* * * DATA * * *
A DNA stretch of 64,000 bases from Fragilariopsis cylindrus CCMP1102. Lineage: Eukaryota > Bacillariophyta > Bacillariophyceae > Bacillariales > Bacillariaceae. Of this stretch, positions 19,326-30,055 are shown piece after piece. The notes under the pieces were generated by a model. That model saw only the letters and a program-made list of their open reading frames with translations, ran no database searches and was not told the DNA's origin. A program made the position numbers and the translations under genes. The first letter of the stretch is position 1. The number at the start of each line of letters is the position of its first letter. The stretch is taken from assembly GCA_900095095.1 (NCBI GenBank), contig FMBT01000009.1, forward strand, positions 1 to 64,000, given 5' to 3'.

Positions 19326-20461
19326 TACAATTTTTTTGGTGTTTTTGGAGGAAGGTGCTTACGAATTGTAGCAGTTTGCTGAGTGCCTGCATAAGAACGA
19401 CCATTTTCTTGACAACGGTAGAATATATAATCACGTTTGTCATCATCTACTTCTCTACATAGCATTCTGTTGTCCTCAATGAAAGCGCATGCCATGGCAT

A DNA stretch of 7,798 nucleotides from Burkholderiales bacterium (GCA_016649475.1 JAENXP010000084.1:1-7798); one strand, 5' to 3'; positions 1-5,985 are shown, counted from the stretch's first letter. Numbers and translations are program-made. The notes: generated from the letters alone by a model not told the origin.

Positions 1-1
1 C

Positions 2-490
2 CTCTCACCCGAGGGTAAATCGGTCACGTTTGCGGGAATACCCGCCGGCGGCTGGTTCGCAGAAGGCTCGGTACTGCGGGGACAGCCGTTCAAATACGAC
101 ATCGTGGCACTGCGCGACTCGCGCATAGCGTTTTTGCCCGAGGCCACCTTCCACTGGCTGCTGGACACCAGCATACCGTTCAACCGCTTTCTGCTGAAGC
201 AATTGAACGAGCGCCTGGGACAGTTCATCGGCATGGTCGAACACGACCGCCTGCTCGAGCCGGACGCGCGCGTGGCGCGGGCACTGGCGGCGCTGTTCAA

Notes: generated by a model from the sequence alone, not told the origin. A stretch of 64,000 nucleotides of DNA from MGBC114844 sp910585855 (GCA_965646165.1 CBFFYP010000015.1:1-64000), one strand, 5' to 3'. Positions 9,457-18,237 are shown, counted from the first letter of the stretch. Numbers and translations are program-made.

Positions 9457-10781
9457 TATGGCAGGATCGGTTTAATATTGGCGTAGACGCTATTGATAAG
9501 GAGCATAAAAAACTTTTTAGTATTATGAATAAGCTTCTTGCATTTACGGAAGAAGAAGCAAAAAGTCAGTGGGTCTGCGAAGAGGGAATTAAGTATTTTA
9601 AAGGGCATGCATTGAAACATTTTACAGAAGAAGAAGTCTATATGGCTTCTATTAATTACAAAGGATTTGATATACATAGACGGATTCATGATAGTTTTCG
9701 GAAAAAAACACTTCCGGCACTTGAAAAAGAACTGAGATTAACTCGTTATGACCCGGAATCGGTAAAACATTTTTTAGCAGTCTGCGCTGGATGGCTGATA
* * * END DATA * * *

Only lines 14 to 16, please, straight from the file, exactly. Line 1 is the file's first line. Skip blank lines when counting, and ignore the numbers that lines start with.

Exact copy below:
9457 TATGGCAGGATCGGTTTAATATTGGCGTAGACGCTATTGATAAG
9501 GAGCATAAAAAACTTTTTAGTATTATGAATAAGCTTCTTGCATTTACGGAAGAAGAAGCAAAAAGTCAGTGGGTCTGCGAAGAGGGAATTAAGTATTTTA
9601 AAGGGCATGCATTGAAACATTTTACAGAAGAAGAAGTCTATATGGCTTCTATTAATTACAAAGGATTTGATATACATAGACGGATTCATGATAGTTTTCG